Campbell argues that the district court abused its discretion in sentencing him by imposing an excessive fine. He also argues that ordering him to file income tax returns as a condition of probation violates his fifth amendment rights. Section 7203 provides a maximum penalty upon conviction of a $10,000 fine, imprisonment for one year, or both, together with the costs of prosecution. The district court imposed a sentence within the statutory limits, and acted well within its discretion in doing so. Therefore, we will not disturb the sentence on appeal. E. g., United States v. Hawkins, 601 F.2d 368, 369 (8th Cir.) (per curiam), cert. denied, 444 U.S. 902, 100 S. Ct. 216, 62 L. Ed. 2d 140 (1979). We also reject as without merit Campbell's contention that the district court violated his fifth amendment rights by ordering him to obey the law and file valid income tax returns as a condition of probation.
We have carefully considered the issues raised by Campbell pro se. We find no merit in his contentions. Accordingly, we affirm.
The Honorable Warren K. Urbom, United States District Judge for the District of Nebraska
Campbell further contends (1) that the district court lacked jurisdiction "to hear civil law in a criminal action," (2) that the district court invaded the province of the jury by instructing it in the law it should apply to the case, and (3) that his rights under Miranda v. Arizona, 384 U.S. 436, 86 S. Ct. 1602, 16 L. Ed. 2d 694 (1966), and 26 U.S.C. § 7609 (1976) were abridged
We have previously rejected Campbell's first contention in an unpublished order as legally frivolous. United States v. Campbell, No.79-1807 (8th Cir. Nov. 16, 1979). Campbell's second contention is similarly frivolous. Finally, Campbell points to no evidence admitted by the district court which was gathered in violation of either Miranda or 26 U.S.C. § 7609 (1976). His third contention is therefore without merit.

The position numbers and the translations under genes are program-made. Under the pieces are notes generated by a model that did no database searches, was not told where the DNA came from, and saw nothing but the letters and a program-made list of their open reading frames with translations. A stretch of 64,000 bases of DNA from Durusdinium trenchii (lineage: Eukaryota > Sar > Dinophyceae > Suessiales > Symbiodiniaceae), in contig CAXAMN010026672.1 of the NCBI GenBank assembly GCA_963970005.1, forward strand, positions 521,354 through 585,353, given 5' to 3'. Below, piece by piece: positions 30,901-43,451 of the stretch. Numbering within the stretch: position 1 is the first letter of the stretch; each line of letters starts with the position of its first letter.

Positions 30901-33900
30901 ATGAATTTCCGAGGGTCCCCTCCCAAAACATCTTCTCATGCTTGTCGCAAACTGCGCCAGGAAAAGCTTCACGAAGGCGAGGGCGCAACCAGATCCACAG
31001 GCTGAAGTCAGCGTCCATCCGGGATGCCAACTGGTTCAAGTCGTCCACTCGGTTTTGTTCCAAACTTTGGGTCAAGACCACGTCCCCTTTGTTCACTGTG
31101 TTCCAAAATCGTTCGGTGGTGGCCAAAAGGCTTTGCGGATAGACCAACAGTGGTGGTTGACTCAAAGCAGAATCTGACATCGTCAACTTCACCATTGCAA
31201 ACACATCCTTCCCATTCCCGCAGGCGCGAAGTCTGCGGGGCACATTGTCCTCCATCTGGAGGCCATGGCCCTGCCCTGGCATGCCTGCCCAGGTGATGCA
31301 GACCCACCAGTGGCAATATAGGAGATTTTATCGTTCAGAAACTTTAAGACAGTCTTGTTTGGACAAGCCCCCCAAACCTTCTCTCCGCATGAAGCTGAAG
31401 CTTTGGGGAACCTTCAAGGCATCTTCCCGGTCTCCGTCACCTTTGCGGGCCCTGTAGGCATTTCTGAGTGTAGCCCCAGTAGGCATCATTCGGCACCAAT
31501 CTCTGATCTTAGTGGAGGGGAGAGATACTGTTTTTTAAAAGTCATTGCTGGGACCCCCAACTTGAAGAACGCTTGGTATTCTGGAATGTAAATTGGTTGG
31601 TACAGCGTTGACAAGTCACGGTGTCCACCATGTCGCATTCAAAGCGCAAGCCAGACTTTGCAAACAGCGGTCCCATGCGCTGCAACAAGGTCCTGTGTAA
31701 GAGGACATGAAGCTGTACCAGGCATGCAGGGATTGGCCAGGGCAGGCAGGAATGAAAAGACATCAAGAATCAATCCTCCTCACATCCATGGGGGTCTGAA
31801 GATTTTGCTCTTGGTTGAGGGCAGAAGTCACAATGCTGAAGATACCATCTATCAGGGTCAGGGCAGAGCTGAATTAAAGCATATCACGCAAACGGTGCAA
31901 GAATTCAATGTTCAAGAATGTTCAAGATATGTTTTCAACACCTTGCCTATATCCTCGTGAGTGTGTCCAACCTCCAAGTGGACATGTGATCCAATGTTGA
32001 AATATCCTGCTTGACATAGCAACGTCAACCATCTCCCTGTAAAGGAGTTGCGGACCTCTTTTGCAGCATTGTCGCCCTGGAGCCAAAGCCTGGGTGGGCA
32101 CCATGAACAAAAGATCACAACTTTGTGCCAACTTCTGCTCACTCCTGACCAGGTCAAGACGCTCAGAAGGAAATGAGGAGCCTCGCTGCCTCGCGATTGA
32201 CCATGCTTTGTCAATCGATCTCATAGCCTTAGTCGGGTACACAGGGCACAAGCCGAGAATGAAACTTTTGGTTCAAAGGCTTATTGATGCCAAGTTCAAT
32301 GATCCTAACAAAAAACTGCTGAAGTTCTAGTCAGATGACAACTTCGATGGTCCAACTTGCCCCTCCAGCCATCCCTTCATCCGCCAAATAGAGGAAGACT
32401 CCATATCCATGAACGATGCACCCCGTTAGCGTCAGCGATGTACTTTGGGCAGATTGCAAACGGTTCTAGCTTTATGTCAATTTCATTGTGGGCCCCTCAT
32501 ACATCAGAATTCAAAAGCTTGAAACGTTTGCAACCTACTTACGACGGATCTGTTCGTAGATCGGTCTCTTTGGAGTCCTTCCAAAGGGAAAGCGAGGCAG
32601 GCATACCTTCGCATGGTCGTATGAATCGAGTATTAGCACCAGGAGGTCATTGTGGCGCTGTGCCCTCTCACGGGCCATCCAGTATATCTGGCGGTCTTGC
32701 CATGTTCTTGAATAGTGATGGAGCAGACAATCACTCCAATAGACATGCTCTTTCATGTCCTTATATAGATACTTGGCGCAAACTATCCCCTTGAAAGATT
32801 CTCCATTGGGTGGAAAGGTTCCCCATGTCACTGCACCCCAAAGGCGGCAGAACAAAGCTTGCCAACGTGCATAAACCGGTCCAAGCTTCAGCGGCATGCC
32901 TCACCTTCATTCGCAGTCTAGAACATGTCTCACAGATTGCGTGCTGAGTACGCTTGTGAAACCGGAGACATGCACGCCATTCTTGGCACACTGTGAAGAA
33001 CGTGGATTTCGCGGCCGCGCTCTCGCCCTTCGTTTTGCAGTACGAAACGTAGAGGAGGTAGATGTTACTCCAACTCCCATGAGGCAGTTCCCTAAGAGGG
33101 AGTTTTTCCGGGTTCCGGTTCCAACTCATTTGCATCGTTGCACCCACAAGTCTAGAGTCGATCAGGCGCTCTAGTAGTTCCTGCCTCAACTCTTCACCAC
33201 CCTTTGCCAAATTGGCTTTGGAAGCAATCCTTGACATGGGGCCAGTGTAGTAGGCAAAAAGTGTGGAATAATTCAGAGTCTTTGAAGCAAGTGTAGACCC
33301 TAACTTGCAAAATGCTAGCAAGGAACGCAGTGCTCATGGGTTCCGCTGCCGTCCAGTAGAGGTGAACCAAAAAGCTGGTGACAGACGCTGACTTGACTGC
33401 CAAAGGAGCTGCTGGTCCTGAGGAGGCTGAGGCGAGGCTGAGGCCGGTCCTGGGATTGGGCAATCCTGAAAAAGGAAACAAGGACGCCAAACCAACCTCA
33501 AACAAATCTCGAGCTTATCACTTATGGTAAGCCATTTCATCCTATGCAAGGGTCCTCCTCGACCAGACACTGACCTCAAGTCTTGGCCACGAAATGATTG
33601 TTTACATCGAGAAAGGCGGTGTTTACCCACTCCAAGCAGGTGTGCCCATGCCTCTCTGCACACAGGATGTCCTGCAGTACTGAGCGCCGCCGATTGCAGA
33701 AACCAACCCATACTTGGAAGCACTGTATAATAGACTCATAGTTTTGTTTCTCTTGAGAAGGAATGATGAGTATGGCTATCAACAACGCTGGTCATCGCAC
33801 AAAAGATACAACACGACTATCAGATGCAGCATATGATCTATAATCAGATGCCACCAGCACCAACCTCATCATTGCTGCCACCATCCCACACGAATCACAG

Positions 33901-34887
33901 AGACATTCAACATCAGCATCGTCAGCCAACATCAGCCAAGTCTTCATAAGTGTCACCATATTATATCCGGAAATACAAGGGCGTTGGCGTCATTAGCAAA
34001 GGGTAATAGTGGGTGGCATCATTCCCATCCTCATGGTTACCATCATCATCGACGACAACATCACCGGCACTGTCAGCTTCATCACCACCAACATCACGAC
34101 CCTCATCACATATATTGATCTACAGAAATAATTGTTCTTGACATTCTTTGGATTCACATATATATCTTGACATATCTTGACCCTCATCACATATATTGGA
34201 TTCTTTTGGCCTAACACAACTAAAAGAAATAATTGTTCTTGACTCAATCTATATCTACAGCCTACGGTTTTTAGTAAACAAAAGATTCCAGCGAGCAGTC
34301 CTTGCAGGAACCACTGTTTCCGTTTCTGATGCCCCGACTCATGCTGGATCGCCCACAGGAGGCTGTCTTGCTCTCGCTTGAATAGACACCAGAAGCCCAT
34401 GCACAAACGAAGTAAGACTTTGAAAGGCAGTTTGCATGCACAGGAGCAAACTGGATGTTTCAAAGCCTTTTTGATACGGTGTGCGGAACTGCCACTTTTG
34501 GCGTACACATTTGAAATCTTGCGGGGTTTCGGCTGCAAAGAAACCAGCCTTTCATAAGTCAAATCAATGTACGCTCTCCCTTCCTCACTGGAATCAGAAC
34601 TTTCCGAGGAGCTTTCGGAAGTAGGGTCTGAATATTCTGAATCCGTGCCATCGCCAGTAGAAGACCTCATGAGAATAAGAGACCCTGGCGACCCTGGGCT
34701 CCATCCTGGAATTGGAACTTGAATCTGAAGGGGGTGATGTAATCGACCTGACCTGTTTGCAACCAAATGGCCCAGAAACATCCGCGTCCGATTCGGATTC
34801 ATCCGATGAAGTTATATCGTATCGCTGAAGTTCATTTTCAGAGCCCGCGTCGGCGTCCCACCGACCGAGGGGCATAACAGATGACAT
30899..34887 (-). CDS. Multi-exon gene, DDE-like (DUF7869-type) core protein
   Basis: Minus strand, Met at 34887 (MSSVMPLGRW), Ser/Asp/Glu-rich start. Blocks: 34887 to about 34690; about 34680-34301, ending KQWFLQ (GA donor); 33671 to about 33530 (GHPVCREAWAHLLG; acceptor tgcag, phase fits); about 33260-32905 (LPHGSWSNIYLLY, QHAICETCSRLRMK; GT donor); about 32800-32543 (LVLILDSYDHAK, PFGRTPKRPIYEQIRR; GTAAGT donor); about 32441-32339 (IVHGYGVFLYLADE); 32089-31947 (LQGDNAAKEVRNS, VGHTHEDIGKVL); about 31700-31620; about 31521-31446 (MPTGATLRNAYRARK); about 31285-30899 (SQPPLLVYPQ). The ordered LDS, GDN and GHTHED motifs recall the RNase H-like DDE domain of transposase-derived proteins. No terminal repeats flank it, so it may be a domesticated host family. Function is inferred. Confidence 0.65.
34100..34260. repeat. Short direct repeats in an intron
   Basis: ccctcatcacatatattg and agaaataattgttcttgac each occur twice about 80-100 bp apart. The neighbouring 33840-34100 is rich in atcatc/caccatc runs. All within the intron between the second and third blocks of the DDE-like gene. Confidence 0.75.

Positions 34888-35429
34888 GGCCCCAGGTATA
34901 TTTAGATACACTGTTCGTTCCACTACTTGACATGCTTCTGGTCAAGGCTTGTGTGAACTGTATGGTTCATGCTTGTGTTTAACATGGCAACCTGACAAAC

In addition, the United States established by documentary evidence and by stipulation that Campbell earned a gross income of $18,514.43 in 1974, $14,737.29 in 1975, and $16,419.11 in 1976
The district court instructed the jury on this issue as follows:
An act is done willfully and knowingly if done voluntarily and with intent to do something the law forbids; that is to say, with the purpose either to disobey or disregard the law. It is an attitude of mind and carries with it the thought of intentional ignoring of the law or an indifference to its provisions. In order for the defendant to have committed the crime as charged in the information, you must find that the defendant's actions were willful and intentional, as distinguished from inadvertent or by mistake. If you find that the defendant failed to file an income tax return and that the failure was in good faith and based upon his actual belief or good faith misunderstanding of the law or prior court decision, you should consider that in determining whether or not his failure was willful.
Willfulness and knowledge can rarely be proved directly, but they may be inferred from circumstantial evidence. The acts, omissions or words of a person may give evidence of that person's state of mind.
It is for you to determine from all the facts and circumstances in evidence whether the defendant "willfully and knowingly" did the acts charged.
The court recommended that Campbell be placed on work release so that he could maintain his employment during confinement